The Hillary Clinton campaign is meeting with swing-state leaders of Eastern European descent, encouraging ethnic debate watch parties and phone banks, and scheduling conference calls with Clinton allies from her State Department days as part of an aggressive effort to capitalize on Donald Trump’s embrace of Russian leader Vladimir Putin and his equivocal support for NATO.
For years, voters with Eastern Bloc roots embraced the Republican Party, viewing the GOP as an anti-communist bulwark and a champion of strength in the face of Russian aggression.
But the Republican nominee’s frequent praise of Putin and talk of conditional American backing for NATO members under attack has alarmed voters with close family ties to Ukraine, Lithuania, Latvia, Estonia and other Eastern European countries, raising the prospect that they’ll bolt the top of the GOP ticket in November.
“The Latvians are primarily Republicans, as are Lithuanians, Estonians, and many Ukrainians, but Trump has put them in a real bind,” said Maris Mantenieks, a Latvian leader in Ohio’s Eastern European ethnic community. “Because in all honesty they don’t want to vote for [Clinton], and yet again they can’t express their Republicanism due to Trump’s positions.”
These voters, many of whom live in swing states like Ohio and Pennsylvania, are deeply worried by an emboldened Moscow, and anxious over the possibility that the Baltic nations might be the next target of Russian adventurism. Trump’s lavish praise of Putin has exacerbated those concerns — leaving an opening that Clinton’s campaign is leveraging by emphasizing her willingness to get tough with Putin, and her unwavering support for NATO. Earlier this month, Clinton met with Ukrainian President Petro Poroshenko in New York— and her allies made sure to publicize the message that Trump snubbed him.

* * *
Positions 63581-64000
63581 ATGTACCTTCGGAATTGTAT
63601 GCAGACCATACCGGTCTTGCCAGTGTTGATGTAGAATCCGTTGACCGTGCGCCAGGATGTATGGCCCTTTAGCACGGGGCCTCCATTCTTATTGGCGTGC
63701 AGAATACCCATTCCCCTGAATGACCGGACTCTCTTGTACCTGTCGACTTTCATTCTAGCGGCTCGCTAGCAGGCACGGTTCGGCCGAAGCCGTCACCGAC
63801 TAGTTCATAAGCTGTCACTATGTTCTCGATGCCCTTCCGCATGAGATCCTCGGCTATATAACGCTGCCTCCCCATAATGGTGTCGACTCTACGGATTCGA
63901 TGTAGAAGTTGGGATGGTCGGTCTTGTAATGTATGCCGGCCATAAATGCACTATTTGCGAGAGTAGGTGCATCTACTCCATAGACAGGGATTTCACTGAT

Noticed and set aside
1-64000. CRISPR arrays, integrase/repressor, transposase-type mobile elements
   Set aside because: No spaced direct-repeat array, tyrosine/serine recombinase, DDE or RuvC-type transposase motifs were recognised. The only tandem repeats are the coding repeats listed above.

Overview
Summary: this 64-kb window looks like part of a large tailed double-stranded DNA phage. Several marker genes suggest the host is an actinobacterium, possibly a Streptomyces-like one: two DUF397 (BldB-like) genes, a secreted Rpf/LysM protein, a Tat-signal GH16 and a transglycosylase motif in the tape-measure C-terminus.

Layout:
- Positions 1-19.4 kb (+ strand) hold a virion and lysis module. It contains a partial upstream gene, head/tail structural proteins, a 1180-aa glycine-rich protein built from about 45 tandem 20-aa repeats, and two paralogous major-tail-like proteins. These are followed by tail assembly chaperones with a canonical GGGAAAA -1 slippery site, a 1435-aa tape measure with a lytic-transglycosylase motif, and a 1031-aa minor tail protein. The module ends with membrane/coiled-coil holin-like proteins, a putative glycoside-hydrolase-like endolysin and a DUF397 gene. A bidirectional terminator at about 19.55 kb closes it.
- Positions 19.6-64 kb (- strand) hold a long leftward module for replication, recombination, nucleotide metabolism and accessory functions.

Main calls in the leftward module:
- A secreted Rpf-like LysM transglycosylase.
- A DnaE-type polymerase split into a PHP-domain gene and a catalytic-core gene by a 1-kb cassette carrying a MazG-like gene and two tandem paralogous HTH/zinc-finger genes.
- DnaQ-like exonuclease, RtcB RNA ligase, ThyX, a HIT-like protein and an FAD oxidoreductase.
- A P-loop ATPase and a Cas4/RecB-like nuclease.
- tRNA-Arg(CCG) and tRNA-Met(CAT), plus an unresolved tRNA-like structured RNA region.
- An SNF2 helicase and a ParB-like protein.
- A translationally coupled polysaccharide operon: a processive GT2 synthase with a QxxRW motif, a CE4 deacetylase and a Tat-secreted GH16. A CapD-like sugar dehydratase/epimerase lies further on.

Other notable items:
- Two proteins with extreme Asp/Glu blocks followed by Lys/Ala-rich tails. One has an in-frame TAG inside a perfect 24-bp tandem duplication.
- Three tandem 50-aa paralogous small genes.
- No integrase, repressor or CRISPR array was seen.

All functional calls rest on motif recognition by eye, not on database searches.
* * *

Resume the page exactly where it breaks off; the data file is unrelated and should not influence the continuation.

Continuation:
“From a policy perspective, one of the things Trump really opened up is conversations with groups that tend to lean more conservative, because of his dangerously pro-Kremlin ties…and anti-NATO perspective,” said John McCarthy, Clinton’s “director of heritage community outreach,” who is focused in part on cultivating support for Clinton from Eastern European-American communities in battleground states.
In Pennsylvania, according to the most recent Census data available, there are more than 100,000 people of Ukrainian descent; 820,000 of Polish descent — a demographic that tends to be more Democratic-leaning, but that cares about strong support for NATO; 46,000 Croatians, and thousands of Lithuanians, Latvians, Albanians, Estonians and people of other Eastern European ethnicities. In Ohio, there are around 40,000 Ukrainians, more than 400,000 Poles, and thousands of Americans of other Eastern European heritage.
While these groups don’t necessarily vote as monolithic blocs — for many, their ties to Eastern Europe are attenuated — it could be enough to make a difference in a tightly contested race, Democrats say.
“I believe in our community, in many Eastern European communities, there is a high percentage of … voters that do still take foreign policy seriously because of our own immigrant story, or their strong support for NATO, that would lead one to be a supporter and vote for Hillary Clinton,” said Steve Rukavina, a leader in the national Croatian community based in Pennsylvania and helping to organize ethnic engagement efforts for Clinton in the state, in conjunction with the Democratic National Committee’s National Democratic Ethnic Coordinating Council. “We believe that can make a difference in this election, in any swing state that could be very close. So we’ve got our work cut out for us.”
In Ohio, engaging Eastern European ethnic communities is a campaign staple, particularly in northeastern Ohio, which is home to significant Polish and Ukrainian communities. George Voinovich, the late Republican governor, senator and Cleveland mayor — himself of Serbian and Slovenian descent — prioritized establishing strong relationships with ethnic communities in the state, and GOP Sen. Rob Portman, up for re-election this cycle, is taking the same approach.